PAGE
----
Sections

Weather Forecast

Close

Gilbert Horton a pioneer architect

(Originally published on Oct. 19, 1982)

By James Smorada

For The Sun

If a builder is a teacher, Gilbert R. Horton is a great teacher. In his lifetime he designed 256 schools in North Dakota, South Dakota and eastern Montana of which 91 were innovative country school houses. Of all those schools, nearly 165 are still in use, in James-town, throughout the county and the states.

If an architect is a healer, Horton is a good doctor. He has built hospitals in all coroners of North Dakota and two stand in Jamestown. Jamestown Hospital and the new annex to what was Trinity Hospital are Horton designs.

And if a designer of buildings is a public servant, Horton's municipal structures have served towns all across the prairie. The buildings -- fire halls, town halls, municipal plants -- in brick or field stone all bear the mark of a man who sold a service to people who wanted a building.

Of his 94 years Gilbert Horton has spent 67 of them as an architect and in those years designed and supervised the construction of more than 600 buildings -- structures that would shelter students, help heal the sick and house the functions of government and commerce all across the state. But Jamestown, his home, would benefit most from what he did.

Horton arrived in James-town on May 11, 1911. The little town did not have paved roads and sidewalks were made of wood but there was the prospect of growth everywhere and the young bachelor from St. Paul could smell it in the air.

It was the air he liked and a lot more. "The prairie appealed to me ... I can't really say why ... but I think it was the people. They were open and friendly. The further west you got, the more cordial people seemed to be. Somehow, and again I can't say how exactly, the people I met here were different. They didn't take a friend for granted ...and here were those wide open spaces."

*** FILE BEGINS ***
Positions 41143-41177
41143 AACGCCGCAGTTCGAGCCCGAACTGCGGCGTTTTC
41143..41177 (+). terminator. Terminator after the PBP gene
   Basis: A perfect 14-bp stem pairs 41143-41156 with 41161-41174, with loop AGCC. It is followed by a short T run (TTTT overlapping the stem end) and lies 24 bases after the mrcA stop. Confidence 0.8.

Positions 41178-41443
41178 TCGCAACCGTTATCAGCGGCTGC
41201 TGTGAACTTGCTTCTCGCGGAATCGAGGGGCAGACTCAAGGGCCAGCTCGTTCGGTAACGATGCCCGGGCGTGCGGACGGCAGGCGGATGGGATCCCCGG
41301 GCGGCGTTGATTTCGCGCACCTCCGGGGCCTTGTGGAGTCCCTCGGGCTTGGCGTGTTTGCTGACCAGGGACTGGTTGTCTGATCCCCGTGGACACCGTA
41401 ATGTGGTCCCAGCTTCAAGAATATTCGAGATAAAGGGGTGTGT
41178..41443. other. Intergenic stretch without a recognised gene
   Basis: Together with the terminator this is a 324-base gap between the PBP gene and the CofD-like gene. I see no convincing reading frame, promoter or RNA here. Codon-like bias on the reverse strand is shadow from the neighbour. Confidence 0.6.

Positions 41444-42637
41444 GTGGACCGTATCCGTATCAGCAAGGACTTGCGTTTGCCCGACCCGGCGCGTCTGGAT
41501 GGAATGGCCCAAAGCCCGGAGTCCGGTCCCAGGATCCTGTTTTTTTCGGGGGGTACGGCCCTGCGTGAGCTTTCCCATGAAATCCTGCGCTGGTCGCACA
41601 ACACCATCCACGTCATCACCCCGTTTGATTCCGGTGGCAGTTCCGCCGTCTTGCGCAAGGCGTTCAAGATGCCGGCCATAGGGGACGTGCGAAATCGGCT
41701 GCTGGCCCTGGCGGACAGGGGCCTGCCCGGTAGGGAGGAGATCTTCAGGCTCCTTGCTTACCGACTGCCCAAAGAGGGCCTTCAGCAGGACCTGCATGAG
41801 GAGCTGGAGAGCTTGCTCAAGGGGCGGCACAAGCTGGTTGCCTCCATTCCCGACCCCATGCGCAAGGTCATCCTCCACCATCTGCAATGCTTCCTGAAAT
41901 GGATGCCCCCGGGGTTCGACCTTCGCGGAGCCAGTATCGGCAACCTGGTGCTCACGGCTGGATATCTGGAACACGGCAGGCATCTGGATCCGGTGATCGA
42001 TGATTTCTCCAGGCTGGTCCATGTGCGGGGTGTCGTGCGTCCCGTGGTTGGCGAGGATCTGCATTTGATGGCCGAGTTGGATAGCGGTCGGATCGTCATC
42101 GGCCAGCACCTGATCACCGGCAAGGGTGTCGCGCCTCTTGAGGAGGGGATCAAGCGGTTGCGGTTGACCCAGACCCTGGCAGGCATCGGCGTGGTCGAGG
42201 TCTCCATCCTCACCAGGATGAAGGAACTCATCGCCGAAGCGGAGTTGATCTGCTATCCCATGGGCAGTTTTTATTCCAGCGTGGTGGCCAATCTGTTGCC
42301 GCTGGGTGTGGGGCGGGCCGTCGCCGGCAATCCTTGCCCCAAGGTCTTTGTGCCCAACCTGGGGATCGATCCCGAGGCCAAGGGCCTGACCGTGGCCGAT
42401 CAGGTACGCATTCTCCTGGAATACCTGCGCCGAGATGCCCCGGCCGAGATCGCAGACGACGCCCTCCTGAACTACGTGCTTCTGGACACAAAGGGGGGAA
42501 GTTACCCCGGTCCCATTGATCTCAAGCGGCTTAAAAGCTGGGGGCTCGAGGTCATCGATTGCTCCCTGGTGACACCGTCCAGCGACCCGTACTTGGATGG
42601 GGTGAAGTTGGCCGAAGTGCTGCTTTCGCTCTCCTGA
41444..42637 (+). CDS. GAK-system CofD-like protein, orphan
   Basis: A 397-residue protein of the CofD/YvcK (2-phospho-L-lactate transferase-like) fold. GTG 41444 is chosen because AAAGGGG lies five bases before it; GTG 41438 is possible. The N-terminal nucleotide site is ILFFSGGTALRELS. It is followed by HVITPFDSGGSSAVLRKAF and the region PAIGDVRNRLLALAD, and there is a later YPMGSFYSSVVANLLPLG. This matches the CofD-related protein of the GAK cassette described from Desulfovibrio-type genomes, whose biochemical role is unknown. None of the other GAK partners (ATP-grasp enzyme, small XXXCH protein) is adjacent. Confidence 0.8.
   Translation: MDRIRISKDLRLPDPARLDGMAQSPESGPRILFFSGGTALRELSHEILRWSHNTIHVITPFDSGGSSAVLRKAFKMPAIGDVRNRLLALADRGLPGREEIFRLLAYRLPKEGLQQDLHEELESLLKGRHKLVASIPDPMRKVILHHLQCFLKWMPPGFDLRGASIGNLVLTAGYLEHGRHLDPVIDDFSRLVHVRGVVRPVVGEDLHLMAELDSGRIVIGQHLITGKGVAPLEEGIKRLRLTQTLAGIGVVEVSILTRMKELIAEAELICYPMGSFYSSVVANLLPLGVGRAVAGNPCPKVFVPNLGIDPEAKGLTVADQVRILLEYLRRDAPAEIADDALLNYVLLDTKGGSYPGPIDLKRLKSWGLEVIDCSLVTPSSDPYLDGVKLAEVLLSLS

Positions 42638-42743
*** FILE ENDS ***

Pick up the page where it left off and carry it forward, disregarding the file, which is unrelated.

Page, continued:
It would be wide open spaces he would become most familiar with either by car or train. It would be spaces he would fill with buildings in towns connected by roads he would mark and lobby to see they were improved.

Horton arrived in James-town knowing someone. A Danish contractor, Jeff Schelde, built structures in both Jamestown and Litchfield, Minn., the town in which Horton grew up. With Schelde working on major projects here -- St. James Catholic Church was one -- Horton believed there would be work for him.

In 1913, he opened a three-room office on the second floor of the Citizens National Bank of First Avenue (a structure south of Haroldson's Office Supply) and went to work.

And work he did. "I came up with an innovation for one-room schools that made me popular with school boards and teachers," Horton told The (Fargo) Forum in 1979.

"That was, of all things, a basement. Before 1910, most schools were erected on a concrete slab. The basement was a place for the stove and provided a lunch and playroom for the kids."

The innovation and the way the young architect handled his commission drew special attention from then Stutsman County Superintendent of Schools Mary Cusator.

"She liked the fact that I avoided offering local school boards stock plans," he said. "And I continued the supervision until the job was done. She recommended me to other school boards in other counties and in Montana and South Dakota."